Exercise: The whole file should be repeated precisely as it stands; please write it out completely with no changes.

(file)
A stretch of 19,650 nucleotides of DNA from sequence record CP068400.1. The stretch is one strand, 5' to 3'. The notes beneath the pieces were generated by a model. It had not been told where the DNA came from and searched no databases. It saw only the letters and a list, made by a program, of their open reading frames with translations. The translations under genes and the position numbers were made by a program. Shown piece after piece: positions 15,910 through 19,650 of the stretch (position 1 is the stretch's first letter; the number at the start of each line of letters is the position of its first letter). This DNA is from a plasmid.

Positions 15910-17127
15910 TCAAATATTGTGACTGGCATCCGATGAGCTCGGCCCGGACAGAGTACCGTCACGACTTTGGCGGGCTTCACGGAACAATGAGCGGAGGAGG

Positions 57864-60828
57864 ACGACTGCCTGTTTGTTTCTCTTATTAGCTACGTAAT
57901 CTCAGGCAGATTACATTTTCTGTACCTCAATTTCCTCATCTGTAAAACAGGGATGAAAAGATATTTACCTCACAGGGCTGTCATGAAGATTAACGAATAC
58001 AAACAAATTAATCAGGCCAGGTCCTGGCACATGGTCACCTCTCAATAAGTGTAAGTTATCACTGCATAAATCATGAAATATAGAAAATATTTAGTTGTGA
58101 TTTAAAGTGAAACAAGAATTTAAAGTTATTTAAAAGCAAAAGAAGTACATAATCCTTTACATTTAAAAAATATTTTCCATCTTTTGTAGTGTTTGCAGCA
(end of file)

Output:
A stretch of 19,650 nucleotides of DNA from sequence record CP068400.1. The stretch is one strand, 5' to 3'. The notes beneath the pieces were generated by a model. It had not been told where the DNA came from and searched no databases. It saw only the letters and a list, made by a program, of their open reading frames with translations. The translations under genes and the position numbers were made by a program. Shown piece after piece: positions 15,910 through 19,650 of the stretch (position 1 is the stretch's first letter; the number at the start of each line of letters is the position of its first letter). This DNA is from a plasmid.

Positions 15910-17127
15910 TCAAATATTGTGACTGGCATCCGATGAGCTCGGCCCGGACAGAGTACCGTCACGACTTTGGCGGGCTTCACGGAACAATGAGCGGAGGAGG

Positions 57864-60828
57864 ACGACTGCCTGTTTGTTTCTCTTATTAGCTACGTAAT
57901 CTCAGGCAGATTACATTTTCTGTACCTCAATTTCCTCATCTGTAAAACAGGGATGAAAAGATATTTACCTCACAGGGCTGTCATGAAGATTAACGAATAC
58001 AAACAAATTAATCAGGCCAGGTCCTGGCACATGGTCACCTCTCAATAAGTGTAAGTTATCACTGCATAAATCATGAAATATAGAAAATATTTAGTTGTGA
58101 TTTAAAGTGAAACAAGAATTTAAAGTTATTTAAAAGCAAAAGAAGTACATAATCCTTTACATTTAAAAAATATTTTCCATCTTTTGTAGTGTTTGCAGCA